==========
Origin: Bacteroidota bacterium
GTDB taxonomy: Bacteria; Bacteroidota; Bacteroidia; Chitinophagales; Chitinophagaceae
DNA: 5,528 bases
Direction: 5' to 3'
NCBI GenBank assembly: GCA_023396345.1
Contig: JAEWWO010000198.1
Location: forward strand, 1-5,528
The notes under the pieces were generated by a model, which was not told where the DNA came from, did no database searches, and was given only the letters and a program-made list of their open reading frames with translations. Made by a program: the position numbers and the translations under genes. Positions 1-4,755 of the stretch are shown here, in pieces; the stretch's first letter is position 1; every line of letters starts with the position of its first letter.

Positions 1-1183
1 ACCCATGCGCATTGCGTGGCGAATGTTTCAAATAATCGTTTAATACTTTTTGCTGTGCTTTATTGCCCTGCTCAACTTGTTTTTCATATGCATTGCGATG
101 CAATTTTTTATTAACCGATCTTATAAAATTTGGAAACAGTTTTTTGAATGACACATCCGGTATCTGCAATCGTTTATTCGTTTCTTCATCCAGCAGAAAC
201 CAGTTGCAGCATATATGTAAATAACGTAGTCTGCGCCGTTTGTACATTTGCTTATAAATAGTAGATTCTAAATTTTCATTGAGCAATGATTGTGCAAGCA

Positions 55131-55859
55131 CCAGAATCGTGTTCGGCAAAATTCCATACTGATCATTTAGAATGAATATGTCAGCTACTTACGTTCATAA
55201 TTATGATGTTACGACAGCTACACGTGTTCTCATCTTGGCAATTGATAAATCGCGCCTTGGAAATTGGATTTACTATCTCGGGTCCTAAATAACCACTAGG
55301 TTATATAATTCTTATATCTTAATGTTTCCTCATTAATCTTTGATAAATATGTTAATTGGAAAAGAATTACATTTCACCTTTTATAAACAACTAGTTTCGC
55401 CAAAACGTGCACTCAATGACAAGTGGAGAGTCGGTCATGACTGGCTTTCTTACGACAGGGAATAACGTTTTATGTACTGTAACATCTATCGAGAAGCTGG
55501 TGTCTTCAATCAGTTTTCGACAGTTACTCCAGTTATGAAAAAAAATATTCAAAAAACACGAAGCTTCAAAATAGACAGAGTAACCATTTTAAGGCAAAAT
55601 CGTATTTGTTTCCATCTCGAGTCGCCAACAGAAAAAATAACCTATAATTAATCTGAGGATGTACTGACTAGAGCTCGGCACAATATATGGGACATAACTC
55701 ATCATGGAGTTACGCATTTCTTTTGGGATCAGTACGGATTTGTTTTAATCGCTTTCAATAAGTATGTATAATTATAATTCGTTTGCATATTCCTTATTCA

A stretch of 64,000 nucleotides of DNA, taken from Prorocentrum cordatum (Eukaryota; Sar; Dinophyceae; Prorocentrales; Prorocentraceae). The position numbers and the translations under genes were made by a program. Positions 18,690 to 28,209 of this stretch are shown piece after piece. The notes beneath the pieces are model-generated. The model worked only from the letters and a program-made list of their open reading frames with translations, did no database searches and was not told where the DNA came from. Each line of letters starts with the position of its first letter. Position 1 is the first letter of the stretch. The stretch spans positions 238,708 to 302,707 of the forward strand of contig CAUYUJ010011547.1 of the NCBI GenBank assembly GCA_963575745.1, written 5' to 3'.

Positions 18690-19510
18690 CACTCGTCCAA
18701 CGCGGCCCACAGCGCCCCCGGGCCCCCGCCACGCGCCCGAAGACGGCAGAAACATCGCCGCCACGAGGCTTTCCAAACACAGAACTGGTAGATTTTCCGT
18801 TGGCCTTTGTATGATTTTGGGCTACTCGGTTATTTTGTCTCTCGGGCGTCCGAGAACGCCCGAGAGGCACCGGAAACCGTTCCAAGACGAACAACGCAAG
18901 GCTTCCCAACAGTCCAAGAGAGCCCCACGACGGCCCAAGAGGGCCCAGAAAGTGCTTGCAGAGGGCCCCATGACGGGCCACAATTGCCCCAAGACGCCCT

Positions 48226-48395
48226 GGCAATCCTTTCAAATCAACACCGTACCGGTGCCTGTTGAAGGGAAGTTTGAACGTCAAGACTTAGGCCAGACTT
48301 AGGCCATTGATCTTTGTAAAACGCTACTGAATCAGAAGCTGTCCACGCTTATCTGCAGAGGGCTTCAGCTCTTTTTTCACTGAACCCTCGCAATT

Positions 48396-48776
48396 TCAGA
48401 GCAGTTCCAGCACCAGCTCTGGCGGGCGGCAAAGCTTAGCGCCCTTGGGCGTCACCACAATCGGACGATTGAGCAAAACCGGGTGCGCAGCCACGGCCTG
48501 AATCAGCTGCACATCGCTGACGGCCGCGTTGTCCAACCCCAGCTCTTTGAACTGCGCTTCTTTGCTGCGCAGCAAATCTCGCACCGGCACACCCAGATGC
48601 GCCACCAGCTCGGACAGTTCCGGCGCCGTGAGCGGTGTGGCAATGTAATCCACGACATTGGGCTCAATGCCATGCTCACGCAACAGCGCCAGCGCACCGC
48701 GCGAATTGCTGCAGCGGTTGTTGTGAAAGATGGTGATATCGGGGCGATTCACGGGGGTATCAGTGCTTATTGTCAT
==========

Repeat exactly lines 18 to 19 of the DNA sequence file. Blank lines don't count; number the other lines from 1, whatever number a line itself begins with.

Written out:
55501 TGTCTTCAATCAGTTTTCGACAGTTACTCCAGTTATGAAAAAAAATATTCAAAAAACACGAAGCTTCAAAATAGACAGAGTAACCATTTTAAGGCAAAAT
55601 CGTATTTGTTTCCATCTCGAGTCGCCAACAGAAAAAATAACCTATAATTAATCTGAGGATGTACTGACTAGAGCTCGGCACAATATATGGGACATAACTC